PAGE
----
These are the things I look fro when I go to the foundry for a metal check
  • Does each piece look the way I sculpted it?
  • Are there any metal burrs that need to be removed?
  • Does the texture match my texture where it has been welded?
  • Do her hands look natural in their placement on her body. 
  • How do all appendages look?
  • Are there any holes or things that need to be fixed?
I walk around the sculpture and mark it with a marker. The foundry man will come back in and fix the things I request.  She is so close. Next post will be about the patination or the final color of Evelyn. 

Moved into the light I examine Evelyn closely

Yes, I do scribble on bronze.  I do not endorse such behavior,
Unless of course, you are the artist. 

I hope others will interact with Evelyn when
she is placed.

Such lovely hands. 

Wednesday, July 4, 2012

Poor Evelyn

I sure hate to see Evelyn this way. Not only is she in pieces, but she has welds all over her. I trust in Miguel at Betz Art Foundry. His work is impeccable. She will soon see Evelyn back together. I hate posting the picture with her with the strap around her neck, but we don't want her to fall over and she is not welded to her base yet. I want to be sure she is going to stand properly so we tack on the arms and check her attitude! She does stand with an attitude and I want to be sure it is there.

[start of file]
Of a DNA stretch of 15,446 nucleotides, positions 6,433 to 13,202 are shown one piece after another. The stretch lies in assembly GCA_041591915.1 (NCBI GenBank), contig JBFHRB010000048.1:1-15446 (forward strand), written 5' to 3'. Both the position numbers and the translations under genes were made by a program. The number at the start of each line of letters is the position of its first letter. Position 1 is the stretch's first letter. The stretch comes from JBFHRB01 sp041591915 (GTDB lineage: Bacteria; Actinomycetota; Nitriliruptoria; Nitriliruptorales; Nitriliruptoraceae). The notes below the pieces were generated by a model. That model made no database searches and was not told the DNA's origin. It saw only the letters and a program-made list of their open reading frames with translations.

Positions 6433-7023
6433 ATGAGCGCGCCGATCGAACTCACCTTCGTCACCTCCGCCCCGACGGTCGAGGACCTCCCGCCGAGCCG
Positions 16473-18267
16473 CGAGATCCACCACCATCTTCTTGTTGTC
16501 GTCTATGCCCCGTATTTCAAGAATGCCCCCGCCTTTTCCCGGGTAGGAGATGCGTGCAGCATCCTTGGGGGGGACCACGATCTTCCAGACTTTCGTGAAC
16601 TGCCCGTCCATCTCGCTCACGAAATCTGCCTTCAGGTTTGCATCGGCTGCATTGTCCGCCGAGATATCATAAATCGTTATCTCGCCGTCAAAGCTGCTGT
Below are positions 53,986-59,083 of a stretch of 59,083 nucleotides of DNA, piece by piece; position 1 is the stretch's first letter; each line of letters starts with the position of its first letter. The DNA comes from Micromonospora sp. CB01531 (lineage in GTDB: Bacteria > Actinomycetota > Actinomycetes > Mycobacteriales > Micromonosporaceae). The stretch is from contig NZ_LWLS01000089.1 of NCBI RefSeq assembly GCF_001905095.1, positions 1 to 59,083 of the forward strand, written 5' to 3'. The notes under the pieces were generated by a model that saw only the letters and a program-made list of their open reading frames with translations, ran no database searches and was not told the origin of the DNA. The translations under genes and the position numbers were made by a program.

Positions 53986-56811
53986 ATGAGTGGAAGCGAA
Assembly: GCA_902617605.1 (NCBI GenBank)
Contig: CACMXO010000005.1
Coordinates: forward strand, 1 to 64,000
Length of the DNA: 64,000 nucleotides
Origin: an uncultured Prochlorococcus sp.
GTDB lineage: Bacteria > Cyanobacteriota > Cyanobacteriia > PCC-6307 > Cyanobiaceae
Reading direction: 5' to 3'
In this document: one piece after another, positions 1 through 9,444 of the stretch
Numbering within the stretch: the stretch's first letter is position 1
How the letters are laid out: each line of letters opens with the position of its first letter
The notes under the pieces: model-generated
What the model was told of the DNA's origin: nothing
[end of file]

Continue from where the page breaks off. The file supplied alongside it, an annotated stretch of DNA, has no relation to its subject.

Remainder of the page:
The foundry men prepare to put Evelyn on 
her base. 
There are so many piece of Evelyn.  I have perfected the 
sculpting and the wax and then see what a mess the process
creates.  Not to fear, the foundry man at Betz foundry is 
incredible. We will have Evelyn back together in no time at all. 

I'm checking and rechecking the pieces to be sure
that everything is going to fit.  I'm very picky.